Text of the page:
Jones' 84 1/2-inch reach was the biggest difference in the grudge match that was 14 months in the making. The two split after Jones said he'd consider fighting Evans, the man who brought him into the highly regarded Jackson's MMA camp in Albuquerque, N.M., and helped develop him into one of the most dominant forces in the sport.
Jones landed a series of kicks, punches and elbows that kept Evans on the outside and didn't allow him to generate any sustained offense. The champion had a 112-56 edge in strikes, including a 52-12 advantage in power shots, according to CompuStrike.
"It felt completely different fighting him," Jones said in the cage after the bout, which he won by scores of 50-45, 49-46 and 49-46. "I threw a lot of elbows, which is something you don't do to a training partner. My wrestling, I'm a better, stronger wrestler."
This fight, though, was fought primarily on the feet, with Jones controlling the bout with his 10-inch reach advantage. He stunned Evans several times with elbows whenever they got close, which created another issue for Evans.
Unable to compete on the outside and getting elbowed on the inside, Evans had nothing left to try. His wrestling was ineffective against Jones.
"He had those sneaky elbows that kept getting in there," Evans said. "I played the wrong game tonight. He came out with those tricky elbows."
Jones will likely face veteran Dan Henderson for the title in his next defense, but no fight will be more emotional than the one Saturday against Evans.
"For who I beat, it was very important to me," Jones said.
In the co-main event, Rory MacDonald continued to show why he's considered a future welterweight champion by manhandling Che Mills . MacDonald took Mills down in both rounds and battered Mills on the ground, before stopping him at 2:20 of the second round.
Mills had no takedown defense and nearly was stopped in the first. Mills was on his back taking a pounding, but he survived to fight a second. He had two cuts on his face and a large hematoma under his eye.
In the second, MacDonald quickly took Mills down again and repeated the first. This time, with Mills turtling, referee Mario Yamasaki stopped it at 2:20 of the second.
"The one thing I lack is experience at the top of the division, and I'm aware of that," MacDonald said. "I need a lot more fights and I need to be more regular [against quality opposition]."
In the only heavyweight bout on the card, Ben Rothwell made a statement with a wild victory over Brendan Schaub . Rothwell ate a combination from Schaub and was backing toward the cage, seemingly in trouble.
But Rothwell fired off a counter left hook that landed on the button and dumped Schaub. Rothwell landed a couple of shots from the top before referee Herb Dean stopped it at 1:10 of the first round.
"I'm not backing down," Rothwell said. "I know my chin can take some shots. I don't want to continue that ... [but] if you stand in front of me, that's going to happen."
The young phenom got the best of the wily veteran in a significant bantamweight bout, as Michael McDonald stopped former World Extreme Cagefighting champion Miguel Torres with a pair of right uppercuts.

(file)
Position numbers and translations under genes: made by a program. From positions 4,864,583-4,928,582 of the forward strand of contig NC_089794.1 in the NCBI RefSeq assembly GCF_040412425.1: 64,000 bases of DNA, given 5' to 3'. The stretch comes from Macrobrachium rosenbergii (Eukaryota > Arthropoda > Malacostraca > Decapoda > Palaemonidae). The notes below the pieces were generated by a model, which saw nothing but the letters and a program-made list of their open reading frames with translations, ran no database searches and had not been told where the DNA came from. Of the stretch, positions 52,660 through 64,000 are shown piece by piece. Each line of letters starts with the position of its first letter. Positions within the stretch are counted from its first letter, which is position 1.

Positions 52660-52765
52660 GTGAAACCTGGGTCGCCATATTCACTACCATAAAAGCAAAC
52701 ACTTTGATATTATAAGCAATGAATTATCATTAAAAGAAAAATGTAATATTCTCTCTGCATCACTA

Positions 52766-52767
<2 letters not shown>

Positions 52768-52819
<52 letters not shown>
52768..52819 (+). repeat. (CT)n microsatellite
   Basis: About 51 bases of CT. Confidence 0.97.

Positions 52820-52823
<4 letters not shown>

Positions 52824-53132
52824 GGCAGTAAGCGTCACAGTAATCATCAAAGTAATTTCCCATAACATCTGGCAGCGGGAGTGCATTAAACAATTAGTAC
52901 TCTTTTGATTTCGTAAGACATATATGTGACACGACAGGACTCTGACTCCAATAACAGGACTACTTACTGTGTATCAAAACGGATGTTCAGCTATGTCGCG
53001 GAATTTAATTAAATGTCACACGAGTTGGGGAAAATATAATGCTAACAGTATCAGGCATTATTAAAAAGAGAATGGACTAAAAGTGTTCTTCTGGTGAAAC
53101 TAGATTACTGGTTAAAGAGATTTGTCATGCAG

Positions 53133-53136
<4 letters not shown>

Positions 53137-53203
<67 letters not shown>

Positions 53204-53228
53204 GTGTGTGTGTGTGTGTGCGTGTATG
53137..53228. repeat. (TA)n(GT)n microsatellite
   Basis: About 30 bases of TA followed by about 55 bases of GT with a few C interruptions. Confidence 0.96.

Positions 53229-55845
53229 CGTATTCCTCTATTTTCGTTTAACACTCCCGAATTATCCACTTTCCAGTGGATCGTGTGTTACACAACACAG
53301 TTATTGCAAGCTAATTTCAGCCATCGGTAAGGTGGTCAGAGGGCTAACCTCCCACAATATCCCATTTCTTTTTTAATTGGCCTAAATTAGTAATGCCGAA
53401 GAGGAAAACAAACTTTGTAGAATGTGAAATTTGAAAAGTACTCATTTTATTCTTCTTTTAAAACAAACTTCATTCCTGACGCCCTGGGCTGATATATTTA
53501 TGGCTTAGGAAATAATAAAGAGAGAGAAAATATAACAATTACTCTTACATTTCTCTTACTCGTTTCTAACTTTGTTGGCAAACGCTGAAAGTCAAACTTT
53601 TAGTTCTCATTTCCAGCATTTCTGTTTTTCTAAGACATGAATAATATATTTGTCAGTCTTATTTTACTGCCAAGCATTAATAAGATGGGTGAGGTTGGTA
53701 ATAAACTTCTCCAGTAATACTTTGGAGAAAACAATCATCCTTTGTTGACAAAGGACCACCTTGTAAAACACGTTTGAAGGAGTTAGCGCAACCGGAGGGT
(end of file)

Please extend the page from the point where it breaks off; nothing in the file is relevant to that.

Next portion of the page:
The 21-year-old McDonald, who was only nine when Torres made his pro debut in 2000, looked like a veteran and moved much closer to a championship shot with the most significant win of his career.
He hit Torres with a pair of right uppercuts that sent the ex-champion down on his back. McDonald jumped on him and added a few punches from the top before Dean stopped it.
"This was the biggest jump up in competition in my career and easily the biggest win," McDonald said. "He caught me a couple times, but my power and aggression won out. When he went out, I was like 'Go, go, go, go,' and I finished it. I don't know about my next fight, but I'm ready for this level."
Mark Hominick made a strong third-round rally, but it wasn't nearly enough to overcome the beating he took from Eddie Yagin in the first two rounds of their featherweight match.
Yagin took a split decision, winning 29-28 on two cards while Hominick won 29-28 on the third.
In the first round, Yagin dropped Hominick with a jab and then a straight right hand. Hominick seemed hurt and Yagin nearly finished him, landing several bombs from the top before Hominick regained his senses.
In the second, Yagin landed a nice right uppercut that floored Hominick. At the end of the second, Hominick's eyes were swollen badly and he had a large hematoma below and outside of his left eye.
The Canadian showed his toughness in the third, using his boxing to bloody Yagin and control the final round, but it wasn't enough and he dropped his third consecutive bout.
"Hominick is veteran and unbelievably bad ass," Yagin said. "I was hoping I was going to get that fight with Mark and the fight was exactly as I pictured it. I thank UFC for the opportunity. Because Hominick was favored, and a UFC veteran and I'm a rookie UFC guy, I'm pretty happy about this win."
Mark Bocek used repeated takedowns and ground control to pull out a unanimous decision over John Alessio in a lightweight bout that opened the pay-per-view.
Bocek won by scores of 30-27 twice and 29-28. Alessio, a striker who returned to the UFC for the first time in more than five years, wasn't able to put much offense together and spent much of his time fending off Bocek's takedowns.
Bocek was preparing for Matt Wiman when Wiman was injured about two weeks out and replaced by Alessio. Bocek said he did what he could in the short period of time after the change.
"When John took that fight on such short notice, you use what you know," Bocek said. "There's not a lot of time to do research on your opponent and then retrain for it for either guy. Strategy is always a part of it, but deploying the tools I knew from experience work is what got me the win."